In the last year I have been part of the team maintaining and updating the Network of Cancer Genes database, also known as NCG.
The main focus of NCG is to provide a curated list of genes associated to cancer, obtained after a manual review of the literature, and classified by cancer subtypes. Moreover NCG annotates some system-level properties of genes associated to cancer, from their protein interactions to their evolutionary age, and from the presence of paralogs in the human genome to their function.
NCG is a small database and is not supported by any big consortium, but we do our best to fill our niche :-). The following list will describe you what you can get from NCG and how can it be useful to you.
A manually annotated list of genes associated to cancer
It is difficult to keep pace with all the literature on cancer. New screenings on cancer samples are published every one or two months, usually describing novel mutations and new cancer driver genes. While these screenings add important knowledge on the mechanisms behind cancer, it is difficult to keep track of all of them, and have a clear picture of which mutations are driver in a given cancer type. The ICGC and the TCGA consortia provide some nice web interface to retrieve the genes recurrently mutated in a cancer type, but these are limited only to the data published by these two consortia. What about all the other studies published outside of ICGC and TGCA?
In NCG we manually review all the studies published recently, and annotate a list of genes reported as “drivers” in each study. So far we have about 70 papers annotated, and we are close to uploading a batch of about 70 more publications. The annotation process is currently done between three people, and each paper is checked more than once to make sure that the annotation is correct. It’s hard work, but then the output is a nice list of driver genes in each cancer type.
Annotation of paralogs of cancer genes
Recent estimates reported that about 80% of the human genes have at least one paralog (e.g. Dickerson and Robertson 2012). These percentages may be a bit too high, and they may be based on a excessively broad definition of paralogy, but overall we can expect that a good portion of the human genes have at least a domain or a portion of their sequence in common with other genes.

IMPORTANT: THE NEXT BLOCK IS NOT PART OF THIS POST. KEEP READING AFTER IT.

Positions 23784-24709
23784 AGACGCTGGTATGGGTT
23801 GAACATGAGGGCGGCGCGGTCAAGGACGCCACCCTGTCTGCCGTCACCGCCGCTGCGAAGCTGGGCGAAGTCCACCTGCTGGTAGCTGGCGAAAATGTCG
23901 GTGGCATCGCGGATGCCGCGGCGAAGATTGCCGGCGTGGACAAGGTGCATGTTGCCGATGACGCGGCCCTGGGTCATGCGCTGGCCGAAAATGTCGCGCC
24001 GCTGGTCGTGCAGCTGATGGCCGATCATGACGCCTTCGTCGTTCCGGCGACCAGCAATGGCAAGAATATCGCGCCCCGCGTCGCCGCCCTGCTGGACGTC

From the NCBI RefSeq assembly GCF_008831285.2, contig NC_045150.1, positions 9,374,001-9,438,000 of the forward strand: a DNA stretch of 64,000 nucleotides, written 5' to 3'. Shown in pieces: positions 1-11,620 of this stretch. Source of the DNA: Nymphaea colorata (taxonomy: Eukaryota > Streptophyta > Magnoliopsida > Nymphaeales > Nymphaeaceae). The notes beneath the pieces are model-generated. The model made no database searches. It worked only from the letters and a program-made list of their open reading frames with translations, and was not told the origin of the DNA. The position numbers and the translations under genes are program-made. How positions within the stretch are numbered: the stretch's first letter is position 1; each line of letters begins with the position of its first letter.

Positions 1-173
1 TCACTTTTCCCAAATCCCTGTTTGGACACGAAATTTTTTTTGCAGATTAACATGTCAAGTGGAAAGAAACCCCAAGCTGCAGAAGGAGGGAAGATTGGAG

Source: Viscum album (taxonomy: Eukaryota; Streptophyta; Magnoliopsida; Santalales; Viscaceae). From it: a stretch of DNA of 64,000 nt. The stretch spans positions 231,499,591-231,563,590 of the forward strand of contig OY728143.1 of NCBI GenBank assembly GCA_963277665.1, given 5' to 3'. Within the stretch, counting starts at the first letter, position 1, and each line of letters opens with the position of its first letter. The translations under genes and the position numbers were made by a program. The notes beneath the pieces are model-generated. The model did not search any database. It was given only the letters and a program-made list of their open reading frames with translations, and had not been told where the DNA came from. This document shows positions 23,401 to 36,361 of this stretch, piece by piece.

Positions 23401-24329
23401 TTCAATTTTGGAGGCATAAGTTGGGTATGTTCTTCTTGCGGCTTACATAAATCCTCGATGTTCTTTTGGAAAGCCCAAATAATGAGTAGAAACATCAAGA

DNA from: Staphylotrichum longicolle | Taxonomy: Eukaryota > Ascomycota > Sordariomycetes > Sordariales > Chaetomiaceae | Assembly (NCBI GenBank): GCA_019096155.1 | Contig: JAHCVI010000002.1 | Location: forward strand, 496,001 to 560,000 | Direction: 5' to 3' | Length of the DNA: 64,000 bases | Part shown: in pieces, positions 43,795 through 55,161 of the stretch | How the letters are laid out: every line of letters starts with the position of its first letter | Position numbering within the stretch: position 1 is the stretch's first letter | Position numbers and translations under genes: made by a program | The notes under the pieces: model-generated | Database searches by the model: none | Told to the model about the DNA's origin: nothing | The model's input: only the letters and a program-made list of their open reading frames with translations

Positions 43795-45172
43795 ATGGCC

The presence of a paralog of a cancer gene is a factor to take into account, because it can complicate the development of drug strategies. In particular, it has been hypothesized that two paralogs can often exibit functional compensation, meaning that if we inhibit the activity of a gene, the other paralog can compensate the function, reducing any impact of the inhibition. This may render a drug less efficient in inhibiting an oncogene, or lead to unpredictable effects in other cases.
Annotation of gene age
It has been shown that cancer genes of different age can have different properties. For example most tumor suppressors tend to be old genes originated in the Universal Common Ancestor of all eukaryotes, while most oncogenes are originated in metazoans. The indication of gene age can therefore be useful to have an idea of whether a candidate gene may be an oncogene or a tumor suppressor.
The indication of age can also be useful to understand which model organisms can be used to study the gene – e.g. whether the gene is present in yeast, or only in closer species.
Role in the interactome network
Another important feature provided in NCG is the protein-protein interactions of the cancer gene. It has been reported that both oncogenes and tumor suppressor genes have on average an high number of interactions, so understanding which genes interact with a given candidate can be useful to understand the function and the involvement in cancer. The interaction network in NCG comes from the integration of 5 databases for protein-protein interactions (see An et al 2014 for more info), after some cleaning steps.
NCG is database annotating cancer genes and their systems-level properties. It is now at the 4th release, but its development is still active and we are looking for new properties to annotate. If you have any idea or suggestion, just contact us!
References (cross linked at researchblogging.org)
An, O., Pendino, V., D’Antonio, M., Ratti, E., Gentilini, M., & Ciccarelli, F. (2014). NCG 4.0: the network of cancer genes in the era of massive mutational screenings of cancer genomes Database, 2014 DOI: 10.1093/database/bau015
Dickerson, J., & Robertson, D. (2011). On the Origins of Mendelian Disease Genes in Man: The Impact of Gene Duplication Molecular Biology and Evolution, 29 (1), 61-69 DOI: 10.1093/molbev/msr111